Note the bits inside the pickup holes haven’t come loose despite not being held with tabs: it turned out the double sided tape was quite effective, and the free bits did stay in place. I then had to take the guard off the bed, remove the protective film from the top which was now frayed at the edges, clear up the edges a little and peal off the tape (and wash off the remaining residue. Then it was a little work to swap the old pick guard for the new one, and the guitar now looks so much better!
I’m really pleased with how this has turned out, and also with the fact I’ve got custom pick guards licked after several failed attempts. This coming week I’ll attempt to repeat this success for The Clydesdale.
This guitar here though is now just waiting final setup before I list it for sale. If you fancy a hand built offset guitar, fitted with top quality components (House of Tone pickups, a Mastery Bridge, fitted hard case, etc.) , this get in touch. It’ll be going up on Reverb shortly I expect, priced at £1500 plus postage.
The very first guitar I built for myself still sees regular usage (indeed last week went to Rotterdam with me), and I was sad to note that the volume pot was starting to fail this week: mostly it’d be fine, but occasionally you’d whack the volume to max and it’d cut out until you rolled it back off and up again. Thankfully it’s a simple enough fix to replace the pot, and was finally the excuse I needed to give this guitar a coil split option on its humbucker.
As I’ve probably mentioned before, a humbucker pickup (the silver rectangle just under the neck in the guitar above) is actually made from two pickup coils, rather than just one as you might expect (and is common for a lot of pickups). The idea is that the two pickup coils are wound in opposite directions, so that radio interference picked up on one is picked up as a negative on the other and when you combine the signal from the two it cancels out (and thus it eliminates the “hum” you get on single coil pickups, thus the name hum-bucker).
In addition to the noise being cancelled out, because you have two coils working together you get a stronger output from a humbucker compared to a regular pickup, which is good if you want heavy rock tones, but there are times when you’d like something less juicy from your guitar. One way to achieve that is to put in a coil split, where you electrically cut out one of the coils in a humbucker and just use it as a single pickup. You risk getting the hum back then (you can see why I do the copper lining above now), but you’ll get a second tone out of your one pickup; and the more tones you can get out of a single instrument the more versatile it is, which in my book is a good thing.
To achieve a coil split you generally need your humbucker pickup to have an extra pair of wires coming out of it already to support this, and the Gibson 490R pickup in my blue tele did indeed have wiring to support this. Thus, all I needed to do was add a switch to let me toggle that extra coil on or off. What’s this got to do with the volume control you ask? Well, the conventional way to add this switch is to have a volume knob that will pull out to switch the second coil out, and push in to return it to its rightful place - so now that I needed to replace the volume control it was time to make this change! I already had the right push/pull switching pot in stock, so all I had to do was remove the old one and install the new one.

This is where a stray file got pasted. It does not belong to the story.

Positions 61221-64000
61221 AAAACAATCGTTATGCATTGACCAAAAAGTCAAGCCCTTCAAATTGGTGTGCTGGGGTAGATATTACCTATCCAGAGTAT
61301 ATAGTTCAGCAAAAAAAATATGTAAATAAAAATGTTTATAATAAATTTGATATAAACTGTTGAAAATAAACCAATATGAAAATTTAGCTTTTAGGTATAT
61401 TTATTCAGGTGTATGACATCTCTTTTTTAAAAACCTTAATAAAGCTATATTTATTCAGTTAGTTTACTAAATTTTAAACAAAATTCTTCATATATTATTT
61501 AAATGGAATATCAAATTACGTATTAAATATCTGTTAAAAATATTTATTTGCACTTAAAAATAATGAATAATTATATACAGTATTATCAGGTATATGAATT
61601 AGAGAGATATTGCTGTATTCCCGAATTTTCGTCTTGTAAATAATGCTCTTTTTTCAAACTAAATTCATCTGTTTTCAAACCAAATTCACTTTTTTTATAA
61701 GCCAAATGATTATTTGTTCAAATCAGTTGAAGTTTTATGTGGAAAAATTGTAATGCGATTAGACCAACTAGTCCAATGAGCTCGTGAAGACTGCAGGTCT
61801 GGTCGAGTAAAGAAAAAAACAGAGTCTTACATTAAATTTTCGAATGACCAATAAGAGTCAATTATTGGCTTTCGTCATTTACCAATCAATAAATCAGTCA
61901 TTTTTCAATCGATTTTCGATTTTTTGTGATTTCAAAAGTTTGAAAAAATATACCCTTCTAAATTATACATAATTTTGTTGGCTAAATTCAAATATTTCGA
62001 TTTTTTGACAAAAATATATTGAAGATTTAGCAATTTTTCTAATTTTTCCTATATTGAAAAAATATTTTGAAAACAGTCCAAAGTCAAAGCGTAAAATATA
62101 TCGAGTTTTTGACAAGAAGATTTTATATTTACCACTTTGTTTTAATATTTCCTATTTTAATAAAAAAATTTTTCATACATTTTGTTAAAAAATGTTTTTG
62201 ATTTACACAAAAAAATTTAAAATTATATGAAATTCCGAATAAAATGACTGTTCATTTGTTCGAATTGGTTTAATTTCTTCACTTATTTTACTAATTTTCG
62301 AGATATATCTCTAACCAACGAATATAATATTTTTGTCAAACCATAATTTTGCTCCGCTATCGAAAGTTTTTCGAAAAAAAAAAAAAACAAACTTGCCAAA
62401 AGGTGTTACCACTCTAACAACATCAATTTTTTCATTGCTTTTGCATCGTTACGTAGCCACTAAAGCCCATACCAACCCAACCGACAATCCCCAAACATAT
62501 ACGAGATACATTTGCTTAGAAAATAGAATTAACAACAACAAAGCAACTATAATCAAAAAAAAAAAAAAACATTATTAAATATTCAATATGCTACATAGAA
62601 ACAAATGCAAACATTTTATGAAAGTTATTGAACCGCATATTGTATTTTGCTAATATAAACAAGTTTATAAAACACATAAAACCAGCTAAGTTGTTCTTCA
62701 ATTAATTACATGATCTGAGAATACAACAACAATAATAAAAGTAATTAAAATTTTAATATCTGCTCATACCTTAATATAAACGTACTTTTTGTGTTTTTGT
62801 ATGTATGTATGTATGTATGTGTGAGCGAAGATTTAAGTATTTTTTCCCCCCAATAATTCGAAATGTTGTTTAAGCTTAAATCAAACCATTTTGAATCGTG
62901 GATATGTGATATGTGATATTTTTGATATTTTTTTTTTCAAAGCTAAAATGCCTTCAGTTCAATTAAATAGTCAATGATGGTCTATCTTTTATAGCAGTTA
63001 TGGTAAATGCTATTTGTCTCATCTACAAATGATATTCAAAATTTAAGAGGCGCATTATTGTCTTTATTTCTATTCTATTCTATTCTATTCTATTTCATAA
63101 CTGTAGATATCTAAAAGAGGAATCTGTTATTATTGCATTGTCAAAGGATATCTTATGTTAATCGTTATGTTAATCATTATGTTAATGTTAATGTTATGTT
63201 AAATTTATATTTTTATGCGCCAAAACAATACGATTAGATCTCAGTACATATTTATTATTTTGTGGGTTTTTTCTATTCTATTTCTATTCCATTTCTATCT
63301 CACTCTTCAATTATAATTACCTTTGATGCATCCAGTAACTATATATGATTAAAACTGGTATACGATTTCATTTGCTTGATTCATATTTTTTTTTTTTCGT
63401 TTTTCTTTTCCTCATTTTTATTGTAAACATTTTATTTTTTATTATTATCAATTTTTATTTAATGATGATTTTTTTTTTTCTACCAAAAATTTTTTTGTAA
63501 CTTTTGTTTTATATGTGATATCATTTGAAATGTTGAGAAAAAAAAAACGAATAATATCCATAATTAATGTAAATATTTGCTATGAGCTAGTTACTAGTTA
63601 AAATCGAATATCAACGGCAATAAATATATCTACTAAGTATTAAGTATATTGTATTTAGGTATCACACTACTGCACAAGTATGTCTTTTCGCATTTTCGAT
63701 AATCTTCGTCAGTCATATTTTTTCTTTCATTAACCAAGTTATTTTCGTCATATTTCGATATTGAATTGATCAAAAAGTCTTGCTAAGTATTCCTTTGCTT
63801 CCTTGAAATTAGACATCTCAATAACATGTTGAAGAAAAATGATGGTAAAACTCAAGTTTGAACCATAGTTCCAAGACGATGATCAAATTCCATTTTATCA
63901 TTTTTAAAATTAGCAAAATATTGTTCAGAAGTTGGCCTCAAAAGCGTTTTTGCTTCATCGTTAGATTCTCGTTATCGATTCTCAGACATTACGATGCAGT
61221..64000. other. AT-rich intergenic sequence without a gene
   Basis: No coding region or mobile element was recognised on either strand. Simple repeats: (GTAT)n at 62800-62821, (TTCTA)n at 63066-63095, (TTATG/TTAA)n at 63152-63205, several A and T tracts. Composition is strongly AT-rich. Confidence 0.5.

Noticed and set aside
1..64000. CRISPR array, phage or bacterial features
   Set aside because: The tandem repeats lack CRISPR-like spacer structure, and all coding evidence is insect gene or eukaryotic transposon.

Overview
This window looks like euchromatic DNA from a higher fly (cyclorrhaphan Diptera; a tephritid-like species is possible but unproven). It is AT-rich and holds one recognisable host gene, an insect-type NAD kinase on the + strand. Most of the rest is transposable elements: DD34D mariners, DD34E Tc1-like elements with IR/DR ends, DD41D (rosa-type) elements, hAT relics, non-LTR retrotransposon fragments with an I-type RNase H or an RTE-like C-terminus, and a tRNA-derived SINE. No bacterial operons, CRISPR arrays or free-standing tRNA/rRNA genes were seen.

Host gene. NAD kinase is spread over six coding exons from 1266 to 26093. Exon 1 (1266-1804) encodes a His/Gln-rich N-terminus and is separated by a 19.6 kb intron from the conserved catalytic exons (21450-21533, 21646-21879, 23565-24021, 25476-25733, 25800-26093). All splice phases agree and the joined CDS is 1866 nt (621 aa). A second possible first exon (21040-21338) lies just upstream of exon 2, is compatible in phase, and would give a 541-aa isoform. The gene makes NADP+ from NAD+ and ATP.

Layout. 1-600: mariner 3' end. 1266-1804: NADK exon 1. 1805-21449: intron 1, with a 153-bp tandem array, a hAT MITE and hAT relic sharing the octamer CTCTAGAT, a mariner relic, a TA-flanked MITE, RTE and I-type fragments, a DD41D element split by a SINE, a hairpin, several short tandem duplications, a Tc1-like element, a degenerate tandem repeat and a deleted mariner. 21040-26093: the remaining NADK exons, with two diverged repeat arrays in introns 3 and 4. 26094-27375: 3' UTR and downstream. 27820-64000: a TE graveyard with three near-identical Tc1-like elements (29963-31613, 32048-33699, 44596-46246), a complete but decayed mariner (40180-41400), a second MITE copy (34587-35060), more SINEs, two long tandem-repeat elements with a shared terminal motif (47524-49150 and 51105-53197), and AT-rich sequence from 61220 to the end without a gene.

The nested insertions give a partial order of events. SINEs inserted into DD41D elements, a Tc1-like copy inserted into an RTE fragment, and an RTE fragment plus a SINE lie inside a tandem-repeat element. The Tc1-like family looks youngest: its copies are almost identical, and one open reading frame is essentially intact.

You can see here the previous wiring, and the new pot beside it with the extra solder lugs on the bottom of it to let me do the switching. My soldering must be getting better, as doing the swap was a lot quicker than I remember it was putting this guitar together back in mid 2016 when I just got started. I’m really pleased with the results: the new tone on this guitar is still clearly related to the humbucker sound, but if I want to play something a bit more nuanced then I can, but I can still run it as originally intended when I want to crank up the noise. A simple mod that gives you a bunch of flexibility.
If you’re in the Cambridge area and would like a mod like this for your guitar, do get in touch!
On the topic of circuits, it’s frustrated me that I don’t have a proper way to record existing circuits I’ve made for documentation purposes (like those in the guitar or in the amp I made) or a way to record new circuits that I come up with, so I finally sat down for a little bit and started trying to learn Autodesk Eagle. It’s early days, but I’m starting to get my head around it, despite it’s quite archaic interface. I used to work for Intel a long time ago, and back then hardware design tools always seemed to lag substantially behind other domains in terms of usability: it seems nothing much has changed in the decade and a bit that has passed since then.
Finally a little word of caution if, like me, you find yourself taking your Apple laptop into the workshop. I noticed that my laptop wasn’t charging properly at times, and that the magsafe power adapter wasn’t sitting in it’s socket quite right. I finally had a look at the socket, and it turns out it had picked up a bunch of iron shavings that had stuck to the magsafe port!
Getting them out of their wasn’t easy, as it turns out the magnet in the magsafe port is really quite strong, but once I fished them out the laptop worked a lot better :)